Yes, I’m putting more thought into these illustrations that most would — or at least more of this particular kind of thought — but as an editor and as someone who enjoys the noble idea of an educational text being as unbiased as possible, I have to wonder about what logic went into the choices that created this art, in a whole “Who Chooses the Details?” sort of way. And on the article’s discussion page, a lot of Wikipedia editors agree. But isn’t it strange that a person, setting out to make something they think is beneficial and educational, could accidentally create art that others could so easily criticize as being racist? Isn’t it strange how blind someone could be to what’s obvious to everybody else?

4 comments:

  1. "But isn’t it strange that a person, setting out to make something they think is beneficial and educational, could accidentally create art that others could so easily criticize as being racist?"

    No, because in this world, if you create art and there are people in it, then it's a guarantee that someone will find an opportunity to criticize it based on the race of those people.

    "Isn’t it strange how blind someone could be to what’s obvious to everybody else?"

    Isn't it strange how it only takes 0.001% to create the impression that "everybody else" is outraged?

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  2. For a good while, it was a non-issue for the Nexus artists since artwork was printed in black and white/grayscale. Even when we had full color capability online, the criticisms usually fell to the writer's content rather than the art accompanying the subject matter.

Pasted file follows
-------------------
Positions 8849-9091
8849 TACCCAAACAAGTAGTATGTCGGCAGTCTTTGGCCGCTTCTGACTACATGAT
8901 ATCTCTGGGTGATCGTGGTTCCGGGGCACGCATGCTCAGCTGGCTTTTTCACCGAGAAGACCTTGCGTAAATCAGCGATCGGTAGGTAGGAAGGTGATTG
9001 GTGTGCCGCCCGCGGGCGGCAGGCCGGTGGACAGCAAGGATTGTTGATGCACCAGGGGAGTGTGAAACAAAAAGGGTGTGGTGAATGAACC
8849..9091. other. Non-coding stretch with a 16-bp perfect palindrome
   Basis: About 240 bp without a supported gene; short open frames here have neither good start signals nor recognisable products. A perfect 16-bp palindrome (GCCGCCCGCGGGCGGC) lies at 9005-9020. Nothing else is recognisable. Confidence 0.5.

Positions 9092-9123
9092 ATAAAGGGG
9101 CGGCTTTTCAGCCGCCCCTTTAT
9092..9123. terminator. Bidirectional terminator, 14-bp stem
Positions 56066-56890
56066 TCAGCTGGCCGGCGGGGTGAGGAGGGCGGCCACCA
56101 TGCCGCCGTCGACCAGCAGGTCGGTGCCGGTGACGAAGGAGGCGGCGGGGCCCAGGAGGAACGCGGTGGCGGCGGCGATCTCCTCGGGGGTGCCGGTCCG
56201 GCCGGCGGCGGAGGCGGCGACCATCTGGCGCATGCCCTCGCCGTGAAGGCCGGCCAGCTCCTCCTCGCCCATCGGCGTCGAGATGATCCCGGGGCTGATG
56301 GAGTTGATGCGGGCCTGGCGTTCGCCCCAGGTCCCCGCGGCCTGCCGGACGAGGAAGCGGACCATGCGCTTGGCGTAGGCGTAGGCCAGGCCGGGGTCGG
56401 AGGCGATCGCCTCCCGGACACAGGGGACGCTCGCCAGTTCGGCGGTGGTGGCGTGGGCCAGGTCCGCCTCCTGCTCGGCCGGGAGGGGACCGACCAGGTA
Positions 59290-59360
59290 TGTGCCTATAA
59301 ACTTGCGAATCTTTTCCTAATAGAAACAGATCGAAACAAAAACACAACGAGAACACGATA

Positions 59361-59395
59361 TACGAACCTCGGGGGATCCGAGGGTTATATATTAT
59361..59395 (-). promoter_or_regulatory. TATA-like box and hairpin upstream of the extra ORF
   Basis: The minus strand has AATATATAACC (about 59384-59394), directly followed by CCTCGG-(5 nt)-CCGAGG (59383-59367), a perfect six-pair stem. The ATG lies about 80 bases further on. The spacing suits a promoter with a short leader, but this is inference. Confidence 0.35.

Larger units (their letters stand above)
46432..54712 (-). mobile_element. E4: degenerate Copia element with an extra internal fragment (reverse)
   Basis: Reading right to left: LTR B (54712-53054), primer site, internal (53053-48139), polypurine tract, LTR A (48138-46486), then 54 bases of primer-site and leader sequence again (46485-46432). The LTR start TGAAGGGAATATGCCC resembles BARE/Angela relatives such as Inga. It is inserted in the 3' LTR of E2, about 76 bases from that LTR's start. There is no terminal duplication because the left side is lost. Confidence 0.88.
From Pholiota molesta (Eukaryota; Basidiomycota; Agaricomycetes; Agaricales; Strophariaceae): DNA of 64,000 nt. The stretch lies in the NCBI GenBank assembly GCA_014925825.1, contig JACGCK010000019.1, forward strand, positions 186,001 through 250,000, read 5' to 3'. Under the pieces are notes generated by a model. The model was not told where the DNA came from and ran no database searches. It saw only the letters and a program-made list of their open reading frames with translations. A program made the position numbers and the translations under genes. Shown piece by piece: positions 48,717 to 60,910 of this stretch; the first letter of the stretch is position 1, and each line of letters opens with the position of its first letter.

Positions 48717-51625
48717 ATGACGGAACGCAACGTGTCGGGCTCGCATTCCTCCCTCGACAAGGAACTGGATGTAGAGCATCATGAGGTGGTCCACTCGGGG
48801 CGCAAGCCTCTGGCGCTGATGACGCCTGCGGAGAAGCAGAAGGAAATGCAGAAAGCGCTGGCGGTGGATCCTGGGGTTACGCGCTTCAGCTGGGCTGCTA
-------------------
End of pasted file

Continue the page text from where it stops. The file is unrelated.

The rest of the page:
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  3. Hobbs: I understand what you're saying. And I think people could pick out a point on which they could accuse most creative efforts of some sort of racism, if they were really looking for a point. However, not all these people would be wrong. Furthermore, I really think the artist here opening herself up to the criticism in a way most creative types usually don't. And she could have avoided it if she simply thought ahead and anticipated how people might question the decisions being made. I'm not saying she's racist. I'm saying she's shortsighted.

    Batalla: That makes sense. But tell me -- as an artist illustrating a text in a way that supports and enhances it for the widest possible audience, wouldn't it be a better decision, generally speaking, to make the figures relatable to the highest possible number of people? Like, wouldn't abstracting the figures as much as possible prevent people from reading too much into the artist's intent? Here, the gendering is unavoidable, at least to an extent, but making the figures look racial seems needless.

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  4. I tend to whitewash my characters characters and make them sexy. The complaints I received weren't directed at the whitewashing, but rather the sexism of objectifying the female figure. Plus, I don't draw in a particularly realistic portrait style. The audience can still interpret the character into whatever race they see fit.

    But when it comes to the race issue, it was actually a political column about radical Muslims that had this type of situation. One editor, let's call him Daniel H., no that's too obvious, let's call him D. Haier, thought the straightforward artwork accompanying an already inflammatory column was too much. The original artist left for the night, so I had to redraw the images into something more metaphorical.